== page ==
Directed by Alex and Benjamin Brewer
Starring Nicolas Cage, Elijah Wood, Jerry Lewis, Sky Ferreira
Released on 18th July 2016
It was 1996 when Nicolas Cage left Last Vegas and won an Oscar for his trouble. Since then, he’s never really reached the same heights – although he came close with Joe several years ago. But he is, at least, back in Vegas again for his latest, this time for a buddy movie of sorts, The Trust. As to whether he’s back on form ……
He and Elijah Wood aren’t especially good buddies, just two cops who work together. They’re less than stellar at their jobs but sense an opportunity when they get suspicious of a drug dealer’s finances. Their off-the-books investigation uncovers their target has a huge underground safe beneath an apartment building. And they want to find out what’s in it. For their own ends, of course.
From the DVD cover it would be easy to mistake this for yet another heist thriller. But there’s a bit more going on: as well as the buddy movie element, there’s also shades of noir and some decidedly black comedy. And the film has moments of really wicked humour that will make you laugh out loud. The surprise is that most of them come from Cage. To the outside world, he’s the honest cop scraping by on his salary, living with his elderly father and only able to afford a really terrible haircut. His father, incidentally, is played by Jerry Lewis. Yes, the Jerry Lewis, persuaded out of retirement by Cage for a role that sees him in just two scenes lasting less than a minute. And he’s not playing it for laughs. But Cage’s character isn’t quite the straight up cop he appears to be: he’s looking for something to relieve the monotony of his life, and if the excitement comes hand in hand with money, that’s even better. He also loves to play jokes on his more hesitant partner and crack terrible gags, always at the most inappropriate time.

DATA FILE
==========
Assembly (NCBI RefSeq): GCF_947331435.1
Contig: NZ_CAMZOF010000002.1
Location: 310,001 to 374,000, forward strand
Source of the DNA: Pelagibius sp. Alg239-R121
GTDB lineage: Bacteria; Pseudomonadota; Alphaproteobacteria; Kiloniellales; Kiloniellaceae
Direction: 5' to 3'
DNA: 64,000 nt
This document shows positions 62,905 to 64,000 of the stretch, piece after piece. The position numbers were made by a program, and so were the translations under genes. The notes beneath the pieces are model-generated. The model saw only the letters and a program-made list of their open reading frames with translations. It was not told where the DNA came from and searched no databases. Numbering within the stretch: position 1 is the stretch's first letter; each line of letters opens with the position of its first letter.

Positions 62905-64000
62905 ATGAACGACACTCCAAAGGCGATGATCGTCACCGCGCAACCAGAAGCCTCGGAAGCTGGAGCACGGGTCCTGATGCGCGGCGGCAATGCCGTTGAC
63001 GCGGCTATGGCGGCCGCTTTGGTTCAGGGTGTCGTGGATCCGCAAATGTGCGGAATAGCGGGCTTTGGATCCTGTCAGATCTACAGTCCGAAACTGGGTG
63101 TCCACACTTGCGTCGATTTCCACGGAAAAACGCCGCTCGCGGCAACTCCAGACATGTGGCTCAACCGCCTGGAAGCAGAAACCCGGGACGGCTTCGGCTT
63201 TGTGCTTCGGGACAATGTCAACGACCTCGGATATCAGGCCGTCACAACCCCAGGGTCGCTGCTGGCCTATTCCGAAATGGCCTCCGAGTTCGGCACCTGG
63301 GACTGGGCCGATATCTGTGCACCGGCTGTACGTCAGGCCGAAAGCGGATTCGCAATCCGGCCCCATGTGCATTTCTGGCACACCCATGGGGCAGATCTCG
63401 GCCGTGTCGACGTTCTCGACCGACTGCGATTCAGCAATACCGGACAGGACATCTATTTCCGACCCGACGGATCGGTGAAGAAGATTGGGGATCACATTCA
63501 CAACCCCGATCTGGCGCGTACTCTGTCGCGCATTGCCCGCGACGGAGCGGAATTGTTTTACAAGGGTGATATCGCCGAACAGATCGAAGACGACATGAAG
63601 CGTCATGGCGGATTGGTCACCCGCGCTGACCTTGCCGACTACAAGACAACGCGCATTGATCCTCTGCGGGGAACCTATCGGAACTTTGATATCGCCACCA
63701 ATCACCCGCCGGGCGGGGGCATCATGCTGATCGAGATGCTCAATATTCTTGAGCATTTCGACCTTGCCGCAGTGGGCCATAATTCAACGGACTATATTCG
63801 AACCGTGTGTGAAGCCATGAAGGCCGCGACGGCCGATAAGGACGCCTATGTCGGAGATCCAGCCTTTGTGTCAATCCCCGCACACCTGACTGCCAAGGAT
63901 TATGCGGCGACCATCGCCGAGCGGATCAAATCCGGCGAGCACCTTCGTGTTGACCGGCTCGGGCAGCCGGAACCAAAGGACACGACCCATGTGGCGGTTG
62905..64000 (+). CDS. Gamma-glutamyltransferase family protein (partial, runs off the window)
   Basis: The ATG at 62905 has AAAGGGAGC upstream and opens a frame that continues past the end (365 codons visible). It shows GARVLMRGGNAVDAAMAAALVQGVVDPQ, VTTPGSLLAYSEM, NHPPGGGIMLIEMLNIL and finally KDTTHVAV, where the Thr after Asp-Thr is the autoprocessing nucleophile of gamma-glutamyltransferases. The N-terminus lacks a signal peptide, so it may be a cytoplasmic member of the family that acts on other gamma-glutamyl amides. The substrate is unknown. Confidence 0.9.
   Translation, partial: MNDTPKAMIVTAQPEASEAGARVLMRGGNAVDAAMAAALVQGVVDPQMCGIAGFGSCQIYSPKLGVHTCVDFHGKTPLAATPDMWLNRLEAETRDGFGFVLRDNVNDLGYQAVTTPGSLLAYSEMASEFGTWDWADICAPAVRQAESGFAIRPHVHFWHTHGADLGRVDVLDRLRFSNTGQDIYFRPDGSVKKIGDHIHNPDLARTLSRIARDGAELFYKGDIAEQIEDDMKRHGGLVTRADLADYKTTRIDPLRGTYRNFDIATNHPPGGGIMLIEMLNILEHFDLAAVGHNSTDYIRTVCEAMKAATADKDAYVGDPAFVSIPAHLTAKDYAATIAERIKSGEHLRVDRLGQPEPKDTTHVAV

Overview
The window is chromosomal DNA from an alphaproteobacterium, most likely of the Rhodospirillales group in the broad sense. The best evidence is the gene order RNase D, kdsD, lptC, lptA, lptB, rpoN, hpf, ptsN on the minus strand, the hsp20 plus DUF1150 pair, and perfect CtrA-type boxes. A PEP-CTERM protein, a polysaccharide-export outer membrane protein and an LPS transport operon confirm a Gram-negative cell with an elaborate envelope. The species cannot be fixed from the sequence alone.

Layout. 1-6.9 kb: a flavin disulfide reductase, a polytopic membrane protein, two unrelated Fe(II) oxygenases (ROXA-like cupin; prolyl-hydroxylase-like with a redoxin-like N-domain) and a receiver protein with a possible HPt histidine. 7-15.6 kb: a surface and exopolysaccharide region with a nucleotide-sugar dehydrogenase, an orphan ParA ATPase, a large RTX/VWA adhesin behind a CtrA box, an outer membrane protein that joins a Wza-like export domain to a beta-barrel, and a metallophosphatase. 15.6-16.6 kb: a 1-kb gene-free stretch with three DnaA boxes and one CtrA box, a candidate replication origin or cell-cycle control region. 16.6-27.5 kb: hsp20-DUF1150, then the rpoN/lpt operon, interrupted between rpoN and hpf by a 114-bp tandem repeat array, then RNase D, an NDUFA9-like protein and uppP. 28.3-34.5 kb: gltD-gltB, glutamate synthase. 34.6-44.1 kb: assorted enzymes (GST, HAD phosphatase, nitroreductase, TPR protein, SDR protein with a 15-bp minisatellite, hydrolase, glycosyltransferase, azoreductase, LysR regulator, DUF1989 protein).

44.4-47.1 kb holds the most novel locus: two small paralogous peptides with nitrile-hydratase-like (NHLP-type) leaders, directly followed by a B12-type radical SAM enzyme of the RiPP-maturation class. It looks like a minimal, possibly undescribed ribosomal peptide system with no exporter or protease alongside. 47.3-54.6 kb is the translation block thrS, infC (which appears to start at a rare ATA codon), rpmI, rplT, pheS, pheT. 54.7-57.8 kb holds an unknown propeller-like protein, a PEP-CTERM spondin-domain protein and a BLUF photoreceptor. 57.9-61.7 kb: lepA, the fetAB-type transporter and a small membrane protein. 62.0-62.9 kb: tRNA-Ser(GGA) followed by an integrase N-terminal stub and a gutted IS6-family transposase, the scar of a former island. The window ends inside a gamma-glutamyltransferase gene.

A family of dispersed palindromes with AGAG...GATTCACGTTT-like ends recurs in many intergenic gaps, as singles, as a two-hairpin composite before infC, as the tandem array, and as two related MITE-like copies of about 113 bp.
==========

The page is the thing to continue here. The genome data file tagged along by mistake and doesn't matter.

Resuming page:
Wood, on the other hand, hate being a cop and uses every opportunity to indulge in his assorted vices. He’s also tempted by the prospect of this safe, but working with the unpredictable Cage is a different matter, especially when he spends $10,000 on a specialist drill all the way from Germany so they can dig down into the safe from the apartment above. After just a few hours, it breaks down. And, inevitably, isn’t all that goes wrong.
But The Trust is surprisingly entertaining. I’m not convinced I’d have paid money to see it at the cinema, especially with Cage’s name on it, but as DVDs go, this is happily above average. Cage and Wood make an unlikely combo, yet their many differences mean they work together remarkably well: not just their characters, but their physical appearances and their acting styles are poles apart. The film itself wastes no time and zips along, as well as having some tinglingly tense moments. And it also makes good use of its Las Vegas location – not the glamorous Strip, but the grubbier, seedier underbelly with the glamorous hotels always in the background, highlighting the two faces of Sin City.
A return to from the ever-frustrating Cage? Not quite, but he’s certainly better in this than in his more recent offerings and he shows he has a nice line in black humour. This isn’t in the league of the recent The Nice Guys, but there are times when it’s not that far behind.
The Trust is released on DVD on Monday, 18 July and reviewed on Talking Pictures on Thursday, 21 July.